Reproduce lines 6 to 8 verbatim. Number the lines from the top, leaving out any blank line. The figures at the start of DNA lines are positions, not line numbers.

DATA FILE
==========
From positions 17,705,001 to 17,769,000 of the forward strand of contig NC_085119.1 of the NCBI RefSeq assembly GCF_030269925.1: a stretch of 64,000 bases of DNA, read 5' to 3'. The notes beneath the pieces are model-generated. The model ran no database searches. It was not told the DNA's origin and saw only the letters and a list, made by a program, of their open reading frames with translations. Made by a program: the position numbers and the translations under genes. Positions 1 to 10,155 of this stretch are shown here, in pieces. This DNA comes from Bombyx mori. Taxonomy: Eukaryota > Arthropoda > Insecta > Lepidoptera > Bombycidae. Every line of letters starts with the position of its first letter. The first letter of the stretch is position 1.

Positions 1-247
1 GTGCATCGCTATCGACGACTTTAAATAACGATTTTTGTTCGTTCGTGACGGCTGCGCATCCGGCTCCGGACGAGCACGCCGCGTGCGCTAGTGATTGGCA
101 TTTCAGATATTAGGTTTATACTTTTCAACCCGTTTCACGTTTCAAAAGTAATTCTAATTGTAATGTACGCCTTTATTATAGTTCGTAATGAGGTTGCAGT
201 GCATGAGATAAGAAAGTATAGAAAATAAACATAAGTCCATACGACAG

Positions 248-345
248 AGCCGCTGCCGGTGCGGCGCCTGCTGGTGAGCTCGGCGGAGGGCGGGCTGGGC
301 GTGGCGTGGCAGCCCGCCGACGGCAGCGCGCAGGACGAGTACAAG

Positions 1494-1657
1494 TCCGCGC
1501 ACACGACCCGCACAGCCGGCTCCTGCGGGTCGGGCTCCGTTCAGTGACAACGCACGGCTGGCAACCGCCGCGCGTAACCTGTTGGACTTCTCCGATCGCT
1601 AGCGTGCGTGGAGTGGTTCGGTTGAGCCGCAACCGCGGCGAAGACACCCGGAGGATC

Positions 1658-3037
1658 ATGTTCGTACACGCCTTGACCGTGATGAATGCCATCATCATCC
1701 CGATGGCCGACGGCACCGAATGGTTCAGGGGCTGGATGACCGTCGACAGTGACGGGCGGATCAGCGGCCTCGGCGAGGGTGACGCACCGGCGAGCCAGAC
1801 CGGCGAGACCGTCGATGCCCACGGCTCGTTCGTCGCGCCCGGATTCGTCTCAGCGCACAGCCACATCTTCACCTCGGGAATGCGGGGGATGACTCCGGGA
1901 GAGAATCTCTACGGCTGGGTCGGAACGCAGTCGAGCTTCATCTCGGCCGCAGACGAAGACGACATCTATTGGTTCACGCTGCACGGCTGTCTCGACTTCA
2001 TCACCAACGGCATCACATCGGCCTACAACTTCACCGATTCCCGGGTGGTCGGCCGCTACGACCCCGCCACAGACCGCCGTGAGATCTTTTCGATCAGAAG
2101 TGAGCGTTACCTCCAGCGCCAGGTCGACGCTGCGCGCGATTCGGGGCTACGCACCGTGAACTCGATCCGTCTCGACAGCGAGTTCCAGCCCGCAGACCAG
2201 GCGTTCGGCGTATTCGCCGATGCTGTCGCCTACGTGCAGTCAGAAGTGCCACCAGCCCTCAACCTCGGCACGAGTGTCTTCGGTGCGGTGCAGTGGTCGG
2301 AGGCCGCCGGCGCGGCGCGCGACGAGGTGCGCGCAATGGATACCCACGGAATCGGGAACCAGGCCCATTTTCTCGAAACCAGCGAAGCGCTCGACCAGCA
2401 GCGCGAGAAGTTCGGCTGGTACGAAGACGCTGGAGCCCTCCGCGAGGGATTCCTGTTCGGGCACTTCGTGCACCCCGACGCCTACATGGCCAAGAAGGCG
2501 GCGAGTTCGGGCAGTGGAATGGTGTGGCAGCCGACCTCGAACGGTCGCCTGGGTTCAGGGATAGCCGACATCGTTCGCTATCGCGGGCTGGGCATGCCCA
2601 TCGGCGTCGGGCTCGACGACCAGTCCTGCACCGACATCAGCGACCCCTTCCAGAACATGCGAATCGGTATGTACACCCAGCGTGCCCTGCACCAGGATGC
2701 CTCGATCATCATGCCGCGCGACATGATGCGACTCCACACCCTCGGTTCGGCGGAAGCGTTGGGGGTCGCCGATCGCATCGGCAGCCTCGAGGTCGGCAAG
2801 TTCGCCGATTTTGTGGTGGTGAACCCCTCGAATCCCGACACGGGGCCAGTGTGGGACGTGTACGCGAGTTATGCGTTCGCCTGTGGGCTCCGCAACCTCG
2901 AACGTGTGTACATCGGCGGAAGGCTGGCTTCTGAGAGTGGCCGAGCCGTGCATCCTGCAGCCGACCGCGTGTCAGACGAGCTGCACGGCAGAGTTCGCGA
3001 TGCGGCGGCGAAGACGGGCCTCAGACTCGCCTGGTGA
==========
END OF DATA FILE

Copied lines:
Positions 248-345
248 AGCCGCTGCCGGTGCGGCGCCTGCTGGTGAGCTCGGCGGAGGGCGGGCTGGGC
301 GTGGCGTGGCAGCCCGCCGACGGCAGCGCGCAGGACGAGTACAAG